Suddenly the runabout shook, nearly knocking Yvonnokoff out of her bunk.

She shot up in bed. “Computer! Vhat’s happening!”

“Unidentified vessel approaching and opening fire on us.”

“Vell? Fire back!”

“This is a civilian runabout, and as such is not equipped with weapons.”

“Yvot!” Yvonnokoff cursed, and rolled out of bed. She dashed into the cockpit, briefly wishing she had a more communicative computer. Sylvia had her faults, but she was at least friendly (most times) and not as dry and atonal as the standard-issue Federation computer on this civilian runabout.

Her hands raced across the navigational and sensor controls. This had limited effect, of course, because although she was required by the academy to get “checked out” on a number of flight systems, she didn’t actually retain any of it. She had more important things to worry about, such as folks’ mental wellbeing.

One thing Yvonnokoff could tell though, was that she couldn’t access any of the ship’s sensors. And that wasn’t just because she didn’t know how, it seemed as though sensors were being jammed.

Before she could think of a way around that, though, Yvonnokoff felt the familiar tug of a transporter beam latching on to her.


“Computer, where’s counselor Yvonnokoff?” Ensign San Jall said tersely, tapping his foot as he waited outside the door to Yvonnokoff’s office.

“How many times have I told you not to call me that, silly boy. I’m Sylvia,” the Silverado’s computer replied musically.

“Right. Sylvia. Where’s our counselor?”

“She’s at a conference?”

“Why wasn’t I notified?”

“You were. You work at ops. It came across your screen, along with the other daily reports that are at your disposal whenever you call on…”

“Right, right,” Jall said. “So she’s not here.”

“That’s affirmative.”

“Well, I need someone to talk to.”

“You can talk to me.”

“You’re a computer.”

“I’m Sylvia!”

“Same difference,” Jall grumbled, and turned.

Suddenly the door to Yvonnokoff’s office slid open automatically. Jall turned when he heard the whirr of the replicator within, and smelled a delicious scent. “Is…is that?”

“Rhubarb pie! Come, have a slice. And some nice, hot tea. Let’s chat a bit!” Sylvia’s voice said.

“Well…it seems a little odd, talking to a disembodied voice, but….that pie sure does smell good.”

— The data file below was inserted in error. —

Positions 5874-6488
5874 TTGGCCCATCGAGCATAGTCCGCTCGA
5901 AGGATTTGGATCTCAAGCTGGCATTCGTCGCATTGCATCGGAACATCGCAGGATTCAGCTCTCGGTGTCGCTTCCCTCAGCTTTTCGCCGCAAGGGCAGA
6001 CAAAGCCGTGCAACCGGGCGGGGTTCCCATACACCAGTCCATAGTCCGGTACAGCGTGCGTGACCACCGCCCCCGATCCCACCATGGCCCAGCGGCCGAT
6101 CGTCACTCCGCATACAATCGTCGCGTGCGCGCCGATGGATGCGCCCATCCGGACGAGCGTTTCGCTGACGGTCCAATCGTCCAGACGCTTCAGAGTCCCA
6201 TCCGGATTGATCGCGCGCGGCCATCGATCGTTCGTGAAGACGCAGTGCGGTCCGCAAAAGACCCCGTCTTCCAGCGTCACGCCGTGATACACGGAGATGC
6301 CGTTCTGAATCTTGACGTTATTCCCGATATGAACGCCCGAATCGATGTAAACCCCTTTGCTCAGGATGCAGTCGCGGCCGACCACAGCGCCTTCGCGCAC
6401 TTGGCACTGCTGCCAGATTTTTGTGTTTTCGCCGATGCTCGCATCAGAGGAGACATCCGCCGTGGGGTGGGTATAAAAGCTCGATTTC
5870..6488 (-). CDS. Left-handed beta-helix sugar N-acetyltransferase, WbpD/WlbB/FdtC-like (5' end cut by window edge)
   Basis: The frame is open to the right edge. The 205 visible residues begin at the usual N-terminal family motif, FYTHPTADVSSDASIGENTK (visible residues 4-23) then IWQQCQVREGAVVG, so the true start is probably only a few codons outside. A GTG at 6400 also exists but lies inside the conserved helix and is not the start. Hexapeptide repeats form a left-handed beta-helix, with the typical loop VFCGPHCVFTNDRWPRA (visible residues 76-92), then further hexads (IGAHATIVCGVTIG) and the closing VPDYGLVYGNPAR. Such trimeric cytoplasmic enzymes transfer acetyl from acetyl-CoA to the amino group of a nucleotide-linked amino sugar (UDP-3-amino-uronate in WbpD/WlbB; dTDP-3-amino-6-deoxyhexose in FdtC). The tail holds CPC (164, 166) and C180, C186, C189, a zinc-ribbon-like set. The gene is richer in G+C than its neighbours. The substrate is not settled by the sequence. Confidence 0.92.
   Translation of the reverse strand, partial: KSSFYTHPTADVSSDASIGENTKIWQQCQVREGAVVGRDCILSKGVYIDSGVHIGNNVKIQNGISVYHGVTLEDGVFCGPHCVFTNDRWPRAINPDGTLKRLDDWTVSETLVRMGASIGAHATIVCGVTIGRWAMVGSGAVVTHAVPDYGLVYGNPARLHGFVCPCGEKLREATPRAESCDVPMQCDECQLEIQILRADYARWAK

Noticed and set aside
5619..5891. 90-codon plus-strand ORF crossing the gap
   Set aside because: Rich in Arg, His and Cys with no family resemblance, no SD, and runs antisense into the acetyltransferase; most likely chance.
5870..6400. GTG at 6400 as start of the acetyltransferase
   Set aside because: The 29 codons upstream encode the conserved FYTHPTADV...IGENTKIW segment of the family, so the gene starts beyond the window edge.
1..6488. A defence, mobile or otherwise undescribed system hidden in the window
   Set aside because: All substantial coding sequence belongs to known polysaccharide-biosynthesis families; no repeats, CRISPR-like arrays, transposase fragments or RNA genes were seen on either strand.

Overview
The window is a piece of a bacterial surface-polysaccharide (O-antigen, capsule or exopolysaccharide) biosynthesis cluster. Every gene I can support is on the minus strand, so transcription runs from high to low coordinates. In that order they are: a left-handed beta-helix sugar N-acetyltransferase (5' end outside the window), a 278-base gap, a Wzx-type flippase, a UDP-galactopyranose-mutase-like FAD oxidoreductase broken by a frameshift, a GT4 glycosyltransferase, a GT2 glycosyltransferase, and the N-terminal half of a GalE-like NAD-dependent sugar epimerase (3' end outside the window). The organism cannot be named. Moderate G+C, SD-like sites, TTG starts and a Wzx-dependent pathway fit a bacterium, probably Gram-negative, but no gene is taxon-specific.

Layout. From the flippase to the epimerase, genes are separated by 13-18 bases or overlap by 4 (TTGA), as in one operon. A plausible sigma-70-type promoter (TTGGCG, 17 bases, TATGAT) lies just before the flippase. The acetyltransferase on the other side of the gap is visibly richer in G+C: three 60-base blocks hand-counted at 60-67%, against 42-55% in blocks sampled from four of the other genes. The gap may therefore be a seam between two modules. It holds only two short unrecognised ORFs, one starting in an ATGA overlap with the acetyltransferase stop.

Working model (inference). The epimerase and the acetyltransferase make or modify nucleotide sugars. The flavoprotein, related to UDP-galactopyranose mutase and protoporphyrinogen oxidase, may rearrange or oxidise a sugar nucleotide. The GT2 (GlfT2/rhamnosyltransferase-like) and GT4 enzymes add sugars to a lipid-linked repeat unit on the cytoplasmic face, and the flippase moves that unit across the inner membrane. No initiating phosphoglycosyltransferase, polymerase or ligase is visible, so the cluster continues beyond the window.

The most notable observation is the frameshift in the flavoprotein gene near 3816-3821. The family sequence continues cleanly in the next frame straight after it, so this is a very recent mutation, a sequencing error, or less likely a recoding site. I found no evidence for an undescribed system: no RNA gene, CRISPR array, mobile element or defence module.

“Get in here then. We’ll have a nice chat. We’re flying into an ion storm right now, so there’s really not much for me to do…”


Yvonnokoff materialized lying on an inclined leather couch, and immediately sat up fully.

“Hello, vhat’s this?”

“Oh. Good. She’s awake,” a surly voice mumbled from beside Yvonnokoff.

The counselor turned to see the source of the voice was a leather-clad, muscular Andorian woman, leaning back and sharpening what looked like a nasty ceremonial blade.

“May I ask who you are?” Yvonnokoff inquired.

“Shratz,” the woman snapped. “I’m sure you’ve seen my show, ‘I’m Okay, You’re on Fire’.” It’s the centerpiece of the Andorian Society’s Self-help Holochannel Organization (Limited Enterprise).”

“Ees there an acronymn for dat?”

“There is, but when I tell people they always look at me funny.”

“I can’t see vhy,” Yvonnnokoff said thoughtfully. “Oh. Right.” She glanced up at Shratz. “Ve don’t get Andorian signals on Silverado. But I find it interesting you have a show. I do too. Ze ‘Vonna Show.’”

“It’s zhhixmexx,” Shratz spat. Literally.

“So you like it?”

Shratz just sneered.

“Did you say ‘I’m Okay, You’re on Fire’?”

“Yeah. I bring on a series of malcontent head cases and try to tell them what to do with their lives. The audience votes which one is worst off, and that one gets immolated.”

“You set your patients on fire?”

“Just the hopeless ones. We use a flamethrower.”

Yvonnokoff stared up at the ceiling of the ovoid, neutral-colored beige and brown room. “Vhat are ve doing here? Vhere ees here?”

“Your guess is as good as mine. I was on my way to a conference when ZAP! I appeared here.”

“And ve’re by ourselves?”

“For the moment,” Shratz said.

Yvonnokoff rubbed her chin. “I came here under similar circumstances. Vere you goink to a conference on Beta Arondai V?”

“Yes. I was supposed to shill for my show, whatever that means.”

“Me too,” Yvonnokoff said thoughtfully. She looked across the room. “Zere are two other couches like ours, around zis circle. Zat indicates others vill be joinink us.”

“You’re a mathematician by trade, then?”


Shratz leaned back. “I’d never have guessed.”

“I vonder who else ees coming?”

“It may be a while. Want me to try and set you on fire while we wait?”

“Thanks, but no.”

The desktop viewer pivoted as Simon Jeffrey stretched out on the couch opposite Yvonnokoff’s desk. Sylvia looked out from the viewer with a patient, understanding expression. “Go on, Simon. Keep talking. It’s good for you.”

Jeffery shifted on the couch. “Ah dinna know where to start. Ah mean, Ah spent my Academy days takin’ apart computers and puttin’ em back together. Ah’m not used ta them takin’ me apart.”

“I may be a computer, Simon, but I’ve got algorithms and neural pathways just like you. I can understand the way you think, in ways humans might not even be able to. I have access to some of the best psychological analysis in the galaxy. Plus, I love to listen. So just let it all out.”

“Ah don’t think Dr. Wowryk wants me.”

“This again,” Sylvia said flatly.


“You’re not being your own person. You’re trying to live through her. To identify yourself with a relationship. Surely you see how hurtful that is to your psyche!”